Browsing named entities in Edward L. Pierce, Memoir and letters of Charles Sumner: volume 3. You can also browse the collection for Memminger or search for Memminger in all documents.

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Edward L. Pierce, Memoir and letters of Charles Sumner: volume 3, Chapter 40: outrages in Kansas.—speech on Kansas.—the Brooks assault.—1855-1856. (search)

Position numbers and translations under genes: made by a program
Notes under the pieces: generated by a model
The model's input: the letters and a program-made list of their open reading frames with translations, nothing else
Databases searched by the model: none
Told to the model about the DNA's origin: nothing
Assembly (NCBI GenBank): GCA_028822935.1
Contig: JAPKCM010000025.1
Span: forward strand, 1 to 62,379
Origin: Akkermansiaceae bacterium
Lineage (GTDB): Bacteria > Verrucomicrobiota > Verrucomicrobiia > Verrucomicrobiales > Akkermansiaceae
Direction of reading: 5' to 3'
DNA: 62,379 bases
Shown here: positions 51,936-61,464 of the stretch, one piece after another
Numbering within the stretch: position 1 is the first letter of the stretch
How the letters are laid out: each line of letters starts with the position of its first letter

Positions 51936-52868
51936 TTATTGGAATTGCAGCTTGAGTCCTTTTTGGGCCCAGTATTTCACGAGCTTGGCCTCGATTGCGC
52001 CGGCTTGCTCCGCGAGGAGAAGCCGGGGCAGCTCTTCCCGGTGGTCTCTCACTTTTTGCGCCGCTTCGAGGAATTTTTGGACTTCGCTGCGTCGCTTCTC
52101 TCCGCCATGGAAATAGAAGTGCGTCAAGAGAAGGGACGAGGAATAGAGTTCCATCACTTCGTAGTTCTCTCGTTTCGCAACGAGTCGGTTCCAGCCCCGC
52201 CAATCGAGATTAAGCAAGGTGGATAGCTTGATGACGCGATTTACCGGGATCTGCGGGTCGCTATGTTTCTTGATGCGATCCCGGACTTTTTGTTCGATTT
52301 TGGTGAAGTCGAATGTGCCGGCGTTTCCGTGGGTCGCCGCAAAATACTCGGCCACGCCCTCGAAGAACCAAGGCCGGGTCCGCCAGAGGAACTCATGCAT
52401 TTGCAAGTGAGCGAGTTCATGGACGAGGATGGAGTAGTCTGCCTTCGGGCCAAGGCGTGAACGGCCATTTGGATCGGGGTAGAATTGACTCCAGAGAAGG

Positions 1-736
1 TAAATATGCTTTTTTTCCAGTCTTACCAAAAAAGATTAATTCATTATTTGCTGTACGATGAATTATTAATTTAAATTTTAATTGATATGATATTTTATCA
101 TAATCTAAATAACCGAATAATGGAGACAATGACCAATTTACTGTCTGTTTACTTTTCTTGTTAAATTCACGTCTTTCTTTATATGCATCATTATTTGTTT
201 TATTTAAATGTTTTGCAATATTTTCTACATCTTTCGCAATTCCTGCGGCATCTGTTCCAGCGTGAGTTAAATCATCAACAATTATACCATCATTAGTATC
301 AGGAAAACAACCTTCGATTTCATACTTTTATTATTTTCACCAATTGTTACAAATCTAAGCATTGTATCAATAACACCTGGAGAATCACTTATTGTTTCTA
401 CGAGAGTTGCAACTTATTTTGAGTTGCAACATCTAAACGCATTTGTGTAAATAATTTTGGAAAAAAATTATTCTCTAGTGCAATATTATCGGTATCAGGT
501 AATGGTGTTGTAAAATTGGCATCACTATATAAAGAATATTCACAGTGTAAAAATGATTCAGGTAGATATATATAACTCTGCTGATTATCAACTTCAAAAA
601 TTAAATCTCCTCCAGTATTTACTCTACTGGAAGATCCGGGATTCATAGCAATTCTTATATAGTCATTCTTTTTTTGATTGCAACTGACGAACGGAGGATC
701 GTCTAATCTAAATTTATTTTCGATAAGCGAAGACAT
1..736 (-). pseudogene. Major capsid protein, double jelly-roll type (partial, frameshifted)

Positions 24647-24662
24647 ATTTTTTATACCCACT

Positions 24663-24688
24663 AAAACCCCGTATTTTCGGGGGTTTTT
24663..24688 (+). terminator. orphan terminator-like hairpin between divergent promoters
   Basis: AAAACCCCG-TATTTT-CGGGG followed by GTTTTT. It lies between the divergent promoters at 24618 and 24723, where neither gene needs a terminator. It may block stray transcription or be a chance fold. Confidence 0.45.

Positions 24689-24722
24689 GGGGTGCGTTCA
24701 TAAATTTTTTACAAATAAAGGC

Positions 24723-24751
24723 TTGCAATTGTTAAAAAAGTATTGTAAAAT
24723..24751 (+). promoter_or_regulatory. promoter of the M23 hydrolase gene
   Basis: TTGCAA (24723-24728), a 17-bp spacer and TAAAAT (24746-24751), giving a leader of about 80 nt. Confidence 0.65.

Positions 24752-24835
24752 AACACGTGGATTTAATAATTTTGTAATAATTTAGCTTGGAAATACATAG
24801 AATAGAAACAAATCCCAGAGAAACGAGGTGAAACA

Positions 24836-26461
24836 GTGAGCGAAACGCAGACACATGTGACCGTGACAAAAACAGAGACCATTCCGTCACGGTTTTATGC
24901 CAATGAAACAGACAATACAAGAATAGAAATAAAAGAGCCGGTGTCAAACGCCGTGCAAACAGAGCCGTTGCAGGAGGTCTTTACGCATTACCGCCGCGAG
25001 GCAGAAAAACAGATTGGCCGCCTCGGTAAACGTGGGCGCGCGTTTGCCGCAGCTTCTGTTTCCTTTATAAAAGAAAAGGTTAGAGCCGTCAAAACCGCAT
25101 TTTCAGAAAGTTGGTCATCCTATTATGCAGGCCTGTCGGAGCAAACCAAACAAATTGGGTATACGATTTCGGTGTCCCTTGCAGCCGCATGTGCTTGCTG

on, in two letters to Sumner, written Nov. 8 and 10, 1860, represented that Southern opinion, even in South Carolina, did not really approve Brooks's act, and that the support openly given to him was on the surface, with no heart in it. He gave Memminger of South Carolina and Hamilton Fish as authority for his statements. There may be some truth in them. but they have not been authenticated by any contemporaneous written evidence. Reverdy Johnson, it should be mentioned to his credit, promptim, avoided him, and his fellowships were only with his own party and section. His black hair turned to gray, President Felton, who at Washington in his connection with the Smithsonian Institution, so wrote to Sumner, Nov. 8, 1860, and gave Memminger as authority. and observers noted in him nervous, stealthy glances from side to side as he walked. New York Times, Dec. 18, 1856. It is most likely that he felt the weight of the universal judgment of mankind, outside of the slaveholding Sta